(Mark A Davis Photography LLC) Wed, 15 Feb 2023 00:49:34 GMT
Can You Get Professional Photo Resuts With A Cell Phone? IMG_0065_ppIMG_0065_pp      Over the last several years, cell phone optics have made a significant leap forward. What wasn't even a consideration just four or five years ago has professionals collectively rethinking their positions. I would have laughed if someone had told me five years ago that we would discuss this topic. I mean, a cell phone as a tool for producing professional-level pictures, GTFOH. Cell phones should not be able to deliver the quality pictures they do. Everything we know about what makes a good picture is precisely why cell phones should not be a part of the discussion. The sensor is too small, light gathering ability sucks, and the lens elements are too small to produce separation from the subject and the background. So none of this has changed, but what has?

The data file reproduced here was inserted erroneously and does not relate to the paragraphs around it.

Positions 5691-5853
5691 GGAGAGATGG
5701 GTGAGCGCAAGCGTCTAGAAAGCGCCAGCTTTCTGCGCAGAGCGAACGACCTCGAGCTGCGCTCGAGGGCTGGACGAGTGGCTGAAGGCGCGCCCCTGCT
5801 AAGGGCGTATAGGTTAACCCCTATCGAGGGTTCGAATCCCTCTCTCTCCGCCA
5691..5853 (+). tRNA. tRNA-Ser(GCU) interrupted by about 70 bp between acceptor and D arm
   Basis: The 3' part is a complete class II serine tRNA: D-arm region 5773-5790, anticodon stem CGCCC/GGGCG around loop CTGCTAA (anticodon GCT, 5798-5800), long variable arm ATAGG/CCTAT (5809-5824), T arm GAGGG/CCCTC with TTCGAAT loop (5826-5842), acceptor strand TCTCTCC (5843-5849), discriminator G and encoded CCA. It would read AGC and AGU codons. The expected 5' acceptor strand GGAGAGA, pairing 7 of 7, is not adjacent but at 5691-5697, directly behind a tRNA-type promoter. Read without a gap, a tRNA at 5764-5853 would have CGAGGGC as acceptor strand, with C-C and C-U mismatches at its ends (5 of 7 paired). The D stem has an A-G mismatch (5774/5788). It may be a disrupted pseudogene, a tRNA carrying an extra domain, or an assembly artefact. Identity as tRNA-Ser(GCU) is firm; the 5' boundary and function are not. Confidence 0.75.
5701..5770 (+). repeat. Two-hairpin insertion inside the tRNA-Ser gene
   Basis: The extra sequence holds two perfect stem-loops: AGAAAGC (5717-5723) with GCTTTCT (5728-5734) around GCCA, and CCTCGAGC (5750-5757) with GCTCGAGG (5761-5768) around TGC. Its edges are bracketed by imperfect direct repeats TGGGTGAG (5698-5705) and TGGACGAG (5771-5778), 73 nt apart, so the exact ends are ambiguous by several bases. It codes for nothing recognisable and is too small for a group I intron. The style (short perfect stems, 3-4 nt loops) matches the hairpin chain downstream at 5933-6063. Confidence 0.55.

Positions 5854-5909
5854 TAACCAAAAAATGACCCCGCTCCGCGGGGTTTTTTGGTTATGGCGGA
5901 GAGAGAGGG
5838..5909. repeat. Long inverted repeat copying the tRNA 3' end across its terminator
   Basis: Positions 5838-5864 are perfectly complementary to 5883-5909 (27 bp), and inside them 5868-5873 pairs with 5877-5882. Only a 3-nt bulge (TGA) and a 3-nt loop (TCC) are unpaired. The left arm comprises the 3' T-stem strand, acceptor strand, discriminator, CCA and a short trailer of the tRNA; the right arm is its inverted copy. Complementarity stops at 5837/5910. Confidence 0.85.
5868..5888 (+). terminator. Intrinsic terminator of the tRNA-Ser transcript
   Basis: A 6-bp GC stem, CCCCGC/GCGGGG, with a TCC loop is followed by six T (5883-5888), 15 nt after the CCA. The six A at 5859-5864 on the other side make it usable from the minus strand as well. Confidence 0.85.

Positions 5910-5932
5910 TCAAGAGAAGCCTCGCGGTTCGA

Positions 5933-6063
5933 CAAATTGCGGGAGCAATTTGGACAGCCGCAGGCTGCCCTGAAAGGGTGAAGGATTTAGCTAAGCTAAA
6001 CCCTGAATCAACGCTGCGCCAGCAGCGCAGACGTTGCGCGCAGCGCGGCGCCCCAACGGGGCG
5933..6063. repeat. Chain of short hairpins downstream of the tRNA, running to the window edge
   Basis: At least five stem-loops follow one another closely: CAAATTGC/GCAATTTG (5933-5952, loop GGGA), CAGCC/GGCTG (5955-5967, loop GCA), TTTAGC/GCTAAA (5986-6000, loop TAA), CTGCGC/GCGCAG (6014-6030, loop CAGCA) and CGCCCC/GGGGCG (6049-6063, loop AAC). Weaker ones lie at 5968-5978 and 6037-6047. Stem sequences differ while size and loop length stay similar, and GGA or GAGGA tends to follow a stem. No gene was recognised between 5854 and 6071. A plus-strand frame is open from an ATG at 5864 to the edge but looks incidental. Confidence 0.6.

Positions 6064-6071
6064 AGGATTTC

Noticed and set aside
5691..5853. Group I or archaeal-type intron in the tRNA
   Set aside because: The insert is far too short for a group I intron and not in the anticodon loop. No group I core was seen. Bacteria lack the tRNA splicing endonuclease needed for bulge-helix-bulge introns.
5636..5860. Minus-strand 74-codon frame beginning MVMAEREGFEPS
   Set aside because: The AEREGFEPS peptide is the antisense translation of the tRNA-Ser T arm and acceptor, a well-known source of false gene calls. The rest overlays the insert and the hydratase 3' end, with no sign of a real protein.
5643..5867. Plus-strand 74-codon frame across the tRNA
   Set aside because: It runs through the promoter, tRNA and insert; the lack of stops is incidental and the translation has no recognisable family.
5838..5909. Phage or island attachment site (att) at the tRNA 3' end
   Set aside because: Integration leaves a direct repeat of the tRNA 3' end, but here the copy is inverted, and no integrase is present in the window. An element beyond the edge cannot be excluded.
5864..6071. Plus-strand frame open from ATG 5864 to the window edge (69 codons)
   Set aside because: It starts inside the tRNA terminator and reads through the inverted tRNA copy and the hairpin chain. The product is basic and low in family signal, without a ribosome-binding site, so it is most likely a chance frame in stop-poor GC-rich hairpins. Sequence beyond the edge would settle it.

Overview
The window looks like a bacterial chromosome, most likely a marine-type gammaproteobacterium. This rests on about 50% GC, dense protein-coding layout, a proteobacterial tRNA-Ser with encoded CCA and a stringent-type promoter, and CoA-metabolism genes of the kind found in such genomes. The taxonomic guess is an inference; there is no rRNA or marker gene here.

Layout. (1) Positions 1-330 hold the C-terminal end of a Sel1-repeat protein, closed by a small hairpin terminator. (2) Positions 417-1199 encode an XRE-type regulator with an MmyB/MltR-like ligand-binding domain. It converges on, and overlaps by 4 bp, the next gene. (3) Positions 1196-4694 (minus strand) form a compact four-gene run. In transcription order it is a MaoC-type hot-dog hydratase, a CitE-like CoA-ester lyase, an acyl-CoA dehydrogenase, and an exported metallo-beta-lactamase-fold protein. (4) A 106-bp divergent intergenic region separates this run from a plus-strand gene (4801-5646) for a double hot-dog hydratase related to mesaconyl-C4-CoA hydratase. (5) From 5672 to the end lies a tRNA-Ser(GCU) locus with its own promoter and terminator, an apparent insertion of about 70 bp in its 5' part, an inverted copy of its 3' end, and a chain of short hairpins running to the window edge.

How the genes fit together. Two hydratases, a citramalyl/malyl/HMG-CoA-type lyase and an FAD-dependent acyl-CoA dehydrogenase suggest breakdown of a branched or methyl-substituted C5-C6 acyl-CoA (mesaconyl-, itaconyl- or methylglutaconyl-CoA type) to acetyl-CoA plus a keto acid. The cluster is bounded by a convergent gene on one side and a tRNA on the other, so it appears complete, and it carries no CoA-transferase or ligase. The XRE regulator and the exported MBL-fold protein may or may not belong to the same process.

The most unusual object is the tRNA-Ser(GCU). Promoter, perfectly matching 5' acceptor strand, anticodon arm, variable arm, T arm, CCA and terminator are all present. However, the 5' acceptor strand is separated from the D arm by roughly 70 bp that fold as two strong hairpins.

What has changed? We had no way of seeing the advancement in digital processing that would improve the useability of cell phones as viable camera replacements. The cell phone has gotten so good that the compact camera has been extinct for a few years now. The cell phone cameras' digital processing has achieved levels we could not have imagined. Advancement in digital processing creates an overlap between what is naturally caught in camera and what is produced after the image has been captured.